The children’s swimming pool.

A suite at 7Stones.

A suite at 7Stones.

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Boracay Regency Beach Resort and Spa

The resort we did put up at was the Boracay Regency Beach Resort and Spa, a beachfront property at White Beach’s Boat Station 2. It is perfectly placed, along with the next resort I will introduce, the Mandarin Boracay, to be close to where the bulk of the action in Boracay is as well as having the powdery white sands White Beach has a reputation for, right at its doorstep.

White Beach Boracay - where mcuh of the action takes place.

White Beach Boracay in front of the Boracay Regency.

The Boracay Regency is also one which is very well equipped, offering guests of its 285 rooms a range of facilities which include three very nice swimming pools – all conveniently located to serve each of its three wings. It does offer some wonderful places to dine at including a café right on the beach – the  Seabreeze Café which by night transforms itself into a spectacle with its live band and dancing cooks. Another place to have a meal at which has a very pleasant setting is Christina’s which offers a mix of Filipino and Italian cuisine – it was where we did enjoy our breakfasts at.

The Boracay Regency.

The Boracay Regency.

The stairway to heaven - from the beachside Boracay Regency to the beach at Boat Station 2.

The stairway to heaven – from the beachside Boracay Regency to the beach at Boat Station 2.

Christina's.

Christina’s.

Breakfast at Christina's.

Breakfast at Christina’s.

Accommodation at the Regency ranges from twin bedded Superior Rooms to larger suites and once again, more information can be obtained at the resort’s website.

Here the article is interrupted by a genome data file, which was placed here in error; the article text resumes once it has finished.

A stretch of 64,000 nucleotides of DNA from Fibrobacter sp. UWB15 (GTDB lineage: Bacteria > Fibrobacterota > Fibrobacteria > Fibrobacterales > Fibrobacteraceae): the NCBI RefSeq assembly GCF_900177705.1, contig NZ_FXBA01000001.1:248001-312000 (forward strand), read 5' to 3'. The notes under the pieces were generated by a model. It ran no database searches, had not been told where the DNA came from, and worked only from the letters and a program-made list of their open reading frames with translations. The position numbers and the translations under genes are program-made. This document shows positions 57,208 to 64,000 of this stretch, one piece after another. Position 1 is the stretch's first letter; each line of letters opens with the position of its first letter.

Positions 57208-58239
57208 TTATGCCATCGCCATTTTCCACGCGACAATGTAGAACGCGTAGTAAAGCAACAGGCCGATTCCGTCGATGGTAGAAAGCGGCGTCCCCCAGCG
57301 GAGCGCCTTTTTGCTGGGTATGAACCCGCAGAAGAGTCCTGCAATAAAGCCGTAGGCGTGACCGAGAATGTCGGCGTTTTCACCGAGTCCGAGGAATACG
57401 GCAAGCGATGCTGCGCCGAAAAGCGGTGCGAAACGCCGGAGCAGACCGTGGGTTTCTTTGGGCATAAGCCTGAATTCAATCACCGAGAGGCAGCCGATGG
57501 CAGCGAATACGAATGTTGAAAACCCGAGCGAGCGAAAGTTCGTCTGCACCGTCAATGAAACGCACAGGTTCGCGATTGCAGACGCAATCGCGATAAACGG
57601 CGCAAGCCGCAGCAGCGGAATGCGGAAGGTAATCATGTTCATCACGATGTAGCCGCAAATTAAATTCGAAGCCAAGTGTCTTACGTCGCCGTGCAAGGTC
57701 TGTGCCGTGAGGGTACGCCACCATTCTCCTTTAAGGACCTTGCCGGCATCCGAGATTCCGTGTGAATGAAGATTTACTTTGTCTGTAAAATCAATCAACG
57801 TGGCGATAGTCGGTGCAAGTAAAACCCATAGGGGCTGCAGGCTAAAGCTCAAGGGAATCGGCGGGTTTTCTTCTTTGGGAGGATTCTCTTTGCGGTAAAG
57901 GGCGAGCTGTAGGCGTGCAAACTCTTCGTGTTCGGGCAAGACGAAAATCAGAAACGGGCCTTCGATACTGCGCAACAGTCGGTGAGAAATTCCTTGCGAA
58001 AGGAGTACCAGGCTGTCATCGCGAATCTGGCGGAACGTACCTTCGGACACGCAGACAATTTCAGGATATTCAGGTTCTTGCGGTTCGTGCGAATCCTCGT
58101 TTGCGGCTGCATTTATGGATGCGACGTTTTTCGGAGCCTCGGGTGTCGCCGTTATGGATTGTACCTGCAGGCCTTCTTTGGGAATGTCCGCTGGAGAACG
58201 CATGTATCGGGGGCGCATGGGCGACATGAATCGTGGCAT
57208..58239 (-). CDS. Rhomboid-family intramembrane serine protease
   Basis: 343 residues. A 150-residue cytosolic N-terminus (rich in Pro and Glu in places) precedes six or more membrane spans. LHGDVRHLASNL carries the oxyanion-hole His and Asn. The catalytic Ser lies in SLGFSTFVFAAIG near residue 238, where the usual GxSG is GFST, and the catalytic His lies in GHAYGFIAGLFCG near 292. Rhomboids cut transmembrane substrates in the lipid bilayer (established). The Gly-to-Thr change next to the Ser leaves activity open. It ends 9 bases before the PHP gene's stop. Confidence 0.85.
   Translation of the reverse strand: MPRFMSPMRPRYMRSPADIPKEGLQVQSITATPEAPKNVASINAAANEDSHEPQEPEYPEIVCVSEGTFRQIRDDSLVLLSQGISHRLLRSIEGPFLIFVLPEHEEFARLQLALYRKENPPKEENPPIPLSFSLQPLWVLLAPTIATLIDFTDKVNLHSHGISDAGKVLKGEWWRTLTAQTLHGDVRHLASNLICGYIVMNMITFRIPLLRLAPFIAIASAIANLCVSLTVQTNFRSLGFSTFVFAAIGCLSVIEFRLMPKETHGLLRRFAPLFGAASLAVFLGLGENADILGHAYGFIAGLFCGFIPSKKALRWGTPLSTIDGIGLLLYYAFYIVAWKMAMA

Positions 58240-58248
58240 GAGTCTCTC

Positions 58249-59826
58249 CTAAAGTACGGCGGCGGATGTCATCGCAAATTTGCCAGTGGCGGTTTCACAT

The three bedded Deluxe Room at the Boracay Regency.

The three bedded Deluxe Room at the Boracay Regency.

Inside the Deluxe Room.

Inside the Deluxe Room.

The balcony of the Deluxe Room.

The balcony of the Deluxe Room.

The Boracay Regency.

The Boracay Regency.

One of the three swimming pools.

One of the three swimming pools.


Boracay Mandarin Island Hotel

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The Boracay Mandarin Island Hotel is another one which is very conveniently located at White Beach’s Boat Station 2, being just a stone’s throw from the Regency. Besides being close to the action, it is very close to D’Mall which is probably the best place to do a bit of shopping in Boracay. Being smaller than the Regency with 52 rooms, it does offer a more personal setting. There’s also a great place to dine at in Don Vito, the hotel’s highly rated Italian restaurant with its offerings of a fresh catch from the sea and the opportunity to also dine on the beach in the evenings.

The Boracay Mandarin's Swimming Pool.

The Boracay Mandarin’s Swimming Pool.

The Boracay Mandarin.

The Boracay Mandarin.

Accommodation ranges from Deluxe Rooms with beds for three to larger rooms and suites. We got to have a look at one of its very nice suites – the Penthouse Suite, perfect for a romantic getaway.

The suites are perfect for a romantic getaway.

The suites are perfect for a romantic getaway.

A King-sized canopy bed.

A King-sized canopy bed.

Inside the suite.

Inside the suite.

The separate bath area.

The separate bath area.

More information can also be found on the hotel’s website.

The entrance to Don Vito.

The entrance to Don Vito.


Discovery Shores Boracay

Discovery Shores.

Discovery Shores.

The last property we did visit, Discovery Shores Boracay Island, is also one which did leave a sizable impression on me. Our introduction to the resort, which is highly regarded being in Travel + Leisure Magazine’s list of World’s Best Hotels, was through dinner on our last evening. Also on the Small Luxury Hotels of the World Collection, its location is without a doubt one of the resort’s key selling points being on the beach right at the top end of White Beach’s Boat Station 1, where the beach is at its widest.

The Indigo at Discovery Shores.

The Indigo at Discovery Shores.

The swimming pool at Discovery Shores.